Authors: Austin J, Holt S
Contemp Nurse. 2017 May 13;:1-19
BACKGROUND: This paper reports on a research study to inform the development of a specialist role designed to lead and support front line public health nurses (PHNs) working with vulnerable families and at risk children in Ireland. PHNs in Ireland provide a programme of intervention that promotes optimum health and wellbeing for all children in their early years under the governance of the Health Service Executive. This universal access places the PHN as a central participant in the safeguarding of young children, particularly those working in disadvantaged communities where frequent exposure to difficult situations is a common factor.
AIMS: The aims of this study were to identify best practice, investigate the position of a leading role and to explore the implications of such change.
METHODS: This study was conducted using a qualitative research design to collect informative data through focus group and semi-structured individual interview formats. The sample of ten participants was purposively selected from line management in public health nursing, social work and a non-governmental children's organisation who work in some of the most disadvantaged areas in Dublin.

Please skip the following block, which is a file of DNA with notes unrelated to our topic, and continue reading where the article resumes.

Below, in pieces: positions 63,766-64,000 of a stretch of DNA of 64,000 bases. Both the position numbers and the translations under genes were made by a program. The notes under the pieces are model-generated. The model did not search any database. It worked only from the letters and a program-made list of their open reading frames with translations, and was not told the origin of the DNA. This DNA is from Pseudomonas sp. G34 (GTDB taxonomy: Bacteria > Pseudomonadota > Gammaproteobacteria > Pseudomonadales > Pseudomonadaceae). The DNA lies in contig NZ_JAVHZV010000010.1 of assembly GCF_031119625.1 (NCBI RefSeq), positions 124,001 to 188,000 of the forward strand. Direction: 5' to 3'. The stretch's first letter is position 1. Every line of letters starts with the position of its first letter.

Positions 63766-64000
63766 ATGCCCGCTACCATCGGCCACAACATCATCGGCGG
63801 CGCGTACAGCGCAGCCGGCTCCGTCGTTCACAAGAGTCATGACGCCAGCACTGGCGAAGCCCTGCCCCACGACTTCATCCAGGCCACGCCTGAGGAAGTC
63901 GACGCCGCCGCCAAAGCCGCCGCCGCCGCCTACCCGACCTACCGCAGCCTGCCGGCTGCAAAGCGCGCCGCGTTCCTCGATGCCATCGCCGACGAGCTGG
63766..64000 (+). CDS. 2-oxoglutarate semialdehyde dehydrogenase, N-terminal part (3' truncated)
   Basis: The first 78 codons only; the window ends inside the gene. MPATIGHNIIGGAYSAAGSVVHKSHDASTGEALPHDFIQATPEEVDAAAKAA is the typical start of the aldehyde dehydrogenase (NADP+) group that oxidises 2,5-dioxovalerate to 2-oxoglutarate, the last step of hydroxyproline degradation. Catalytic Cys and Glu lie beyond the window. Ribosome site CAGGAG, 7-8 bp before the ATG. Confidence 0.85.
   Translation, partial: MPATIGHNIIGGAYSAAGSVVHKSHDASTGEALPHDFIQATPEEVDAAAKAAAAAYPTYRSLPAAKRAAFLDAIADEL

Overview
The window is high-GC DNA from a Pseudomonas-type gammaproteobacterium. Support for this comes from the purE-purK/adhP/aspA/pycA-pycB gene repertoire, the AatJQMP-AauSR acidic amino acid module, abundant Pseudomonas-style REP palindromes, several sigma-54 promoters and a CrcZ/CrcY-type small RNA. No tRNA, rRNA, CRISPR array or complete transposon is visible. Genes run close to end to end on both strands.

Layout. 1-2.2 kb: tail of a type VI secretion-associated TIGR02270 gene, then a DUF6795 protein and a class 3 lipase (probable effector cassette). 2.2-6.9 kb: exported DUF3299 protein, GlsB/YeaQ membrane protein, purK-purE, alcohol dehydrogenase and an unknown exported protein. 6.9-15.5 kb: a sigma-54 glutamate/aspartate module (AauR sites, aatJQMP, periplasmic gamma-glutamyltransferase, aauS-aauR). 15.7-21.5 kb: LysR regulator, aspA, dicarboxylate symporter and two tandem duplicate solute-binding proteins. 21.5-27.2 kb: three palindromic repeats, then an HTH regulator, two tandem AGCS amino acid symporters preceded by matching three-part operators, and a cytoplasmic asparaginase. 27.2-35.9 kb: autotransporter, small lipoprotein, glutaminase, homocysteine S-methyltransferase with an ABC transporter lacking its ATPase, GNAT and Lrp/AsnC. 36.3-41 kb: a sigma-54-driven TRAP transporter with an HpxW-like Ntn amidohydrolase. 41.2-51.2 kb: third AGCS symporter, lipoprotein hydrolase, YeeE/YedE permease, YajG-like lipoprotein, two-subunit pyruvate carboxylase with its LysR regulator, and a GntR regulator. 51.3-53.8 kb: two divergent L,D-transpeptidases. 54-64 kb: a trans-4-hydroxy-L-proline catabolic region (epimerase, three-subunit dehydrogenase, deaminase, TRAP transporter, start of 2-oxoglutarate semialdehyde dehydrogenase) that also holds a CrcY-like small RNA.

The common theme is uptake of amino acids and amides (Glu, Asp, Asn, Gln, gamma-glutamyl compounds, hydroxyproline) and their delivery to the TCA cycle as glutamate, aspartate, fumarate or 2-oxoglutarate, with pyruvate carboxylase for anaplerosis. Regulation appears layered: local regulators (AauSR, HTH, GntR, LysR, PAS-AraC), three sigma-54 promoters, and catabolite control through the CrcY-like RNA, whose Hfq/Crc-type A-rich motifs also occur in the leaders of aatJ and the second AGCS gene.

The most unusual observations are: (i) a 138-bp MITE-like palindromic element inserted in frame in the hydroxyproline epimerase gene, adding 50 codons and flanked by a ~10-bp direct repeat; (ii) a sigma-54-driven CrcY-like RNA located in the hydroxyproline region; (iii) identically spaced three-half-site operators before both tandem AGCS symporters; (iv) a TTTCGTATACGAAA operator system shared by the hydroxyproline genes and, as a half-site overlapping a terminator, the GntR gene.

RESULTS: Supported by empirical evidence, findings from the data indicate that assistant directors of public health nursing with significant experience in child protection and welfare are in a key position to inform decisions pertaining to the provision of services for children.
CONCLUSION: This study concluded that access to support and appropriate supervision are fundamental resource requirements for PHNs who work with vulnerable families and at risk children. The study further recommended that the introduction of a specialist- leading role to support these public health nurses was essential to sustaining best practice.